Today’s commemoration of Land Day is an emblematic reminder of the countless human rights violations that have characterised half a century of Palestinian land confiscation and dispossession.
During the first Land Day in 1976 Palestinian citizens of Israel protested against the Israeli government’s expropriation of 2,000 hectares of land surrounding Palestinian villages in the Galilee. Six Palestinians were killed and more than 100 were injured when Israeli forces crushed the protests.
Every year since, Palestinian communities in Israel and the Occupied Palestinian Territories (OPT) have gathered on March 30 to commemorate these events to highlight Israel’s ongoing seizure of Palestinian land, and to reaffirm their connection to the land.
This year’s Land Day will be marked with a march between Deir Hana and Sakhnin in northern Israel, as well as demonstrations and events across central Israel and the Negev/Naqab region, and in the occupied West Bank and Gaza Strip. The protests are often met with brutal and excessive use of force by Israel.
In Umm al-Hiran, one of the unrecognised Bedouin villages in the Negev/Naqab region, protesters are planning to plant trees and rehabilitate some of the structures demolished earlier this year by the Israeli authorities, after residents lost a long legal battle against eviction orders to enable government construction of a new community for Jewish residents.
In the occupied West Bank and Gaza Strip, concerts, marches and olive tree planting events are planned in acts of protest against Israel’s continuous occupation and aggressive land-grab policies. The first few months of 2017 alone have seen an alarming surge in illegal settlement activity and home demolitions in the occupied West Bank.
Surge in illegal settlement activity
Since January the Israeli government, emboldened by President Donald Trump’s inauguration, has authorised the construction of more than 6,219 illegal settlement homes in the occupied West Bank, including 719 in East Jerusalem. These announcements not only mark a shift from the Israeli government’s more cautious approach under the Obama administration but also fly in the face of UN Security Council resolution 2334 (pdf), passed in December last year, which calls on Israel to immediately cease all settlement activities in the OPT.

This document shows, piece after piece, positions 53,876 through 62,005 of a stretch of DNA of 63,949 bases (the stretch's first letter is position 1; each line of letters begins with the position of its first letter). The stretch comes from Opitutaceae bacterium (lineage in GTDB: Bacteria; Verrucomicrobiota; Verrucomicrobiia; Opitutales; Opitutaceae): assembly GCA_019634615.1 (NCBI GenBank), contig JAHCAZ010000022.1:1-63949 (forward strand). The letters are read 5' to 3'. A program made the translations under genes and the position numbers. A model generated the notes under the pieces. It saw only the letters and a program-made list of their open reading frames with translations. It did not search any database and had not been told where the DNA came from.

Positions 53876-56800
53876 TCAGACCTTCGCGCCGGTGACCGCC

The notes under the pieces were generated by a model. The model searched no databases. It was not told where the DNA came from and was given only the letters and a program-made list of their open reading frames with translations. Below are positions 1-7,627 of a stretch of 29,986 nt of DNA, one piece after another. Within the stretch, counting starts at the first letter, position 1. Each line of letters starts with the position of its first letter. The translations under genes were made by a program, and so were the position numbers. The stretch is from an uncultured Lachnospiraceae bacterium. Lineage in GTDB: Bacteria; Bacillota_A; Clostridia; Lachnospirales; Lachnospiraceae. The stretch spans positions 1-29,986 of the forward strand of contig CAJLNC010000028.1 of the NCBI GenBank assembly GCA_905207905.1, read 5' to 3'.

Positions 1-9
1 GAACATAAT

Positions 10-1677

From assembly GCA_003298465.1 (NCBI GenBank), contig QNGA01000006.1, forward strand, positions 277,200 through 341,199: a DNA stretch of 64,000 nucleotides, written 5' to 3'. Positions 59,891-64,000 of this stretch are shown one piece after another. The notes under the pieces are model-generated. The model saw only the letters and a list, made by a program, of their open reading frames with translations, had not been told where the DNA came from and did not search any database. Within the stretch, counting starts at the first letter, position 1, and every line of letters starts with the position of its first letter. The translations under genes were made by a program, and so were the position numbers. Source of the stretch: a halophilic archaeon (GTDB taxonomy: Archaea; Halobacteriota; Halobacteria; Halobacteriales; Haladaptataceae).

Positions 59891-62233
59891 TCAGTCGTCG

In recent weeks a number of Israeli Knesset members have proposed a law to annex the West Bank settlement of Ma’ale Adumim to Jerusalem, along with other settlements in close proximity to the city.
Although the bill has been temporarily blocked by Prime Minister Netanyahu, the proposal is alarming. In addition to flagrantly violating international law, such a move would have potentially catastrophic consequences. Ma’ale Adumim and Jerusalem are connected by the contentious E1 area, a 12sq km piece of land that provides a vital passage between the northern and southern West Bank. Should Israeli construction take place on this land, a continuous Israeli settler presence will be established from occupied East Jerusalem to the Jordan Valley, effectively cutting the West Bank in half and severing East Jerusalem from the remainder of the occupied West Bank.